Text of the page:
Stocks that generate consistently rising dividends bolster retirement accounts by providing income that keeps pace with inflation. A group of high-quality dividend stocks known as Dividend Aristocrats have delivered on the promise of reliable income growth for quite some time.
The most commonly known group of Aristocrats are the S&P 500 Dividend Aristocrats – Standard & Poor's 500-stock index (.SPX) components that have produced at least 25 consecutive years of annual distribution increases.
Dividend Aristocrats offer other benefits, too. Dividend Aristocrats often boast steady financial performance, making them less risky than other equities. The S&P 500 Dividend Aristocrats also have outperformed the S&P 500 over time – by almost 2 percentage points annually on average over the past decade. Much of that outperformance comes during market downturns, making them great stocks for riding out periods of turbulence.
This reliability comes at a cost. Many Dividend Aristocrats have become overcrowded, trading at premium prices and depressed yields. But investors have another way to capture steadily rising dividends at a more affordable price: Identify companies that are close to joining the Aristocracy – they still boast decades of dividend growth, but haven't grabbed Wall Street's attention quite yet.
Here are 11 high-quality dividend stocks that aren't quite yet S&P 500 Dividend Aristocrats – but could be given a little more time. Some of these are S&P 500 companies that are within a few years of the 25-year benchmark. Others are smaller stocks that are near, at or even past the 25-year mark, but must ascend to the ranks of the S&P 500 to qualify.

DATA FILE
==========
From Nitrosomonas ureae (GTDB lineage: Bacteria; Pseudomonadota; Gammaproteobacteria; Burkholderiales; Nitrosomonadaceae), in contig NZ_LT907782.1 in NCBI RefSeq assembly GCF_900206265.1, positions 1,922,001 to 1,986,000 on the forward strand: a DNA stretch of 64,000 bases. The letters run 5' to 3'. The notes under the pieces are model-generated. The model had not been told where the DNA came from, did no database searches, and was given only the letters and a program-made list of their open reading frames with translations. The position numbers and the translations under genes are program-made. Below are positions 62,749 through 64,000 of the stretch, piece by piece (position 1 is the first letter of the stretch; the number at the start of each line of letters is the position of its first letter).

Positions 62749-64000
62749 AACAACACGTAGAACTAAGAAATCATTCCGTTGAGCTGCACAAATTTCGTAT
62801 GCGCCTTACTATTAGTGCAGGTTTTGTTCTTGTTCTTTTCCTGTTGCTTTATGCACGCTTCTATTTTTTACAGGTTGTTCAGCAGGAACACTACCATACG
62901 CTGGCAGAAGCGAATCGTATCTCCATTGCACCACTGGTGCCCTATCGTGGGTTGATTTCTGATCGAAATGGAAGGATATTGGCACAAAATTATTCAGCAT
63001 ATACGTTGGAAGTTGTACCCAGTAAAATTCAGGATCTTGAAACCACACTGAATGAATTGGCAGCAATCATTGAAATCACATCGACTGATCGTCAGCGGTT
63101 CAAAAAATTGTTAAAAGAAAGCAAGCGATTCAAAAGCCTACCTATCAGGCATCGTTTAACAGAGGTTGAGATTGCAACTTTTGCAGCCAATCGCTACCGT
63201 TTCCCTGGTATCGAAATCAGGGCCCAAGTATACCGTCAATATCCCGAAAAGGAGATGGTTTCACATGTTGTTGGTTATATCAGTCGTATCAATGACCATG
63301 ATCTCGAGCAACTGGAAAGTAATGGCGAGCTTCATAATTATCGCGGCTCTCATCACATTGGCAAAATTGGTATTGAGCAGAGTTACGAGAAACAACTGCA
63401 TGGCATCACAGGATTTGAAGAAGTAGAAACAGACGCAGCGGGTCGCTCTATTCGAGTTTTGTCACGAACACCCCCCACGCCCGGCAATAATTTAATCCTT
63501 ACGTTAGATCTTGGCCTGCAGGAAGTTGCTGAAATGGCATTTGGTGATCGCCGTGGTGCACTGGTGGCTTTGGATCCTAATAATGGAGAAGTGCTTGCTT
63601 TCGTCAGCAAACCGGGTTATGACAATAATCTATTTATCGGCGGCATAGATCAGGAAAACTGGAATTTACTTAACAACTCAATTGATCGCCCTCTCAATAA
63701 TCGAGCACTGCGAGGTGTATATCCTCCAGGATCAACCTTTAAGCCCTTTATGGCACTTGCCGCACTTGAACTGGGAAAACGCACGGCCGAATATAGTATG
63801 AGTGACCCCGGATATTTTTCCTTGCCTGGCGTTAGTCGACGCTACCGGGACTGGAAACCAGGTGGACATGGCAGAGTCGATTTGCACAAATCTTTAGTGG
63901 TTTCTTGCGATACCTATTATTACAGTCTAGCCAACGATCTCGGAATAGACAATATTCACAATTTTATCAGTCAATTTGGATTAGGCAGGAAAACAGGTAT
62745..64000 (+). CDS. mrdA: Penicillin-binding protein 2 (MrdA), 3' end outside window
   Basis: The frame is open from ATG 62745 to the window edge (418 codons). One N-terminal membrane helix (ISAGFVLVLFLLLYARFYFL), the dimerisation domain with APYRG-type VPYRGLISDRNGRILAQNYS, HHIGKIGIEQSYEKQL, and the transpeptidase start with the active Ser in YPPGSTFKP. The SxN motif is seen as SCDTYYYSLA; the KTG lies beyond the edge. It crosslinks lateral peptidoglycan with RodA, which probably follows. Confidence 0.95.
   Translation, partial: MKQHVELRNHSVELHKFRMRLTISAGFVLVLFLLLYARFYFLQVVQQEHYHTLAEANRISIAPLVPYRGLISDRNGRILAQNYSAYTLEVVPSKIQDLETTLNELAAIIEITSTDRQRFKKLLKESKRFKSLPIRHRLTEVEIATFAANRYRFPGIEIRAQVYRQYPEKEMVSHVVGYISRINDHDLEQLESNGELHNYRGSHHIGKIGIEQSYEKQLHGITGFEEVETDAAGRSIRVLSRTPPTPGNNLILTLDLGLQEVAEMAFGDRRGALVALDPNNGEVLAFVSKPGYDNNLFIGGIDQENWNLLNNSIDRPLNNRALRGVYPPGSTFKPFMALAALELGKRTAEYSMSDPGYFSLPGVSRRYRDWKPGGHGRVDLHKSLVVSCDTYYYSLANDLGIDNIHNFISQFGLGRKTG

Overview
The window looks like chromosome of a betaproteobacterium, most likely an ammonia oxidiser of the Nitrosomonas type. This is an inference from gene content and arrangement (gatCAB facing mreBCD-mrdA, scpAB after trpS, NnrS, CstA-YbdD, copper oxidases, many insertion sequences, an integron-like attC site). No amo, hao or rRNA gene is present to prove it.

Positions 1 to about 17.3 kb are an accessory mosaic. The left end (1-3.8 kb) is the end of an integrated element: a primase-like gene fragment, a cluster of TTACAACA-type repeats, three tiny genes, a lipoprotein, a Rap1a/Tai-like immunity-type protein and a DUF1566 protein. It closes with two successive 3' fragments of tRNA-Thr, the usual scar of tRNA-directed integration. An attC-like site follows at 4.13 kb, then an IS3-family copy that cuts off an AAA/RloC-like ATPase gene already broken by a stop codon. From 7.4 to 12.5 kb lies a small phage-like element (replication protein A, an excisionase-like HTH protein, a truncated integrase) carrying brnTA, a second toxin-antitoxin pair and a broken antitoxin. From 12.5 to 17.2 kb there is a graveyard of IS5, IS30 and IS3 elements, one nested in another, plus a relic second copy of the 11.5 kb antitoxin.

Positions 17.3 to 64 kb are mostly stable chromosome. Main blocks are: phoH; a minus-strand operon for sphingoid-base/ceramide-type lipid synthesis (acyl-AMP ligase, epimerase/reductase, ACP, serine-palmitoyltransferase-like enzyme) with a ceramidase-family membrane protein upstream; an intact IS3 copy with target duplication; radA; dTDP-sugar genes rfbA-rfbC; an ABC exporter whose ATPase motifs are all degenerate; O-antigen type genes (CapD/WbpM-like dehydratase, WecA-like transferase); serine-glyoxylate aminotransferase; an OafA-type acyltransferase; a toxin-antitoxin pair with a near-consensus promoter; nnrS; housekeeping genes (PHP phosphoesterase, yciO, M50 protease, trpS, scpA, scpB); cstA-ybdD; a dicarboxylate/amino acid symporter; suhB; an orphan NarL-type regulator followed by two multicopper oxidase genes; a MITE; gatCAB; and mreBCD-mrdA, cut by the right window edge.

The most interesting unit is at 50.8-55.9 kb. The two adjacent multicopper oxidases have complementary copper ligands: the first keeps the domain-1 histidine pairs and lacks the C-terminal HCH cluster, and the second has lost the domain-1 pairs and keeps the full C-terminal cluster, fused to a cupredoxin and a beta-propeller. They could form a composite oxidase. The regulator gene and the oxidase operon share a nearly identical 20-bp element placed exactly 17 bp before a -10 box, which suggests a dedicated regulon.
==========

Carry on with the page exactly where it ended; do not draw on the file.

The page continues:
Data is as of April 4. Dividend yields are calculated by annualizing the most recent quarterly payout and dividing by the share price.
C.H. Robinson Worldwide
C.H. Robinson Worldwide is a global logistics company that's benefiting from the rise of e-commerce. The company handled approximately 18 million shipments last year and served over 124,000 customers.
Its large, loyal customer base gives Robinson a huge competitive advantage. The company's top 500 customers account for nearly half of annual sales. Of these, 90% have been shipping with Robinson for more than a decade, and none switched to other carriers last year.
Robinson is investing in its Navisphere technology platform to maintain its competitive edge. This system contains information on over 200,000 companies and enables Robinson to fully automate 50% of Navisphere-powered shipments, resulting in faster delivery times, lower costs and reduced errors.
The company recently strengthened its global freight forwarding business by acquiring Madrid-based freight forwarder Space Cargo Group, which has seven offices in Spain and more than 2,500 customers. Zacks Research analysts believe this deal strengthens Robinson's foothold in the global airfreight forwarding market, which is forecast to grow 4% annually through 2022.
CHRW's dividends have expanded by about 8% annually over the past decade – roughly in line with its EPS, which have improved by about 9% annually over the same time period.
The Andersons is a diversified agricultural conglomerate with businesses in commodity trading, ethanol and plant nutrients processing and railcar leasing. And it's a top-10 player in each segment.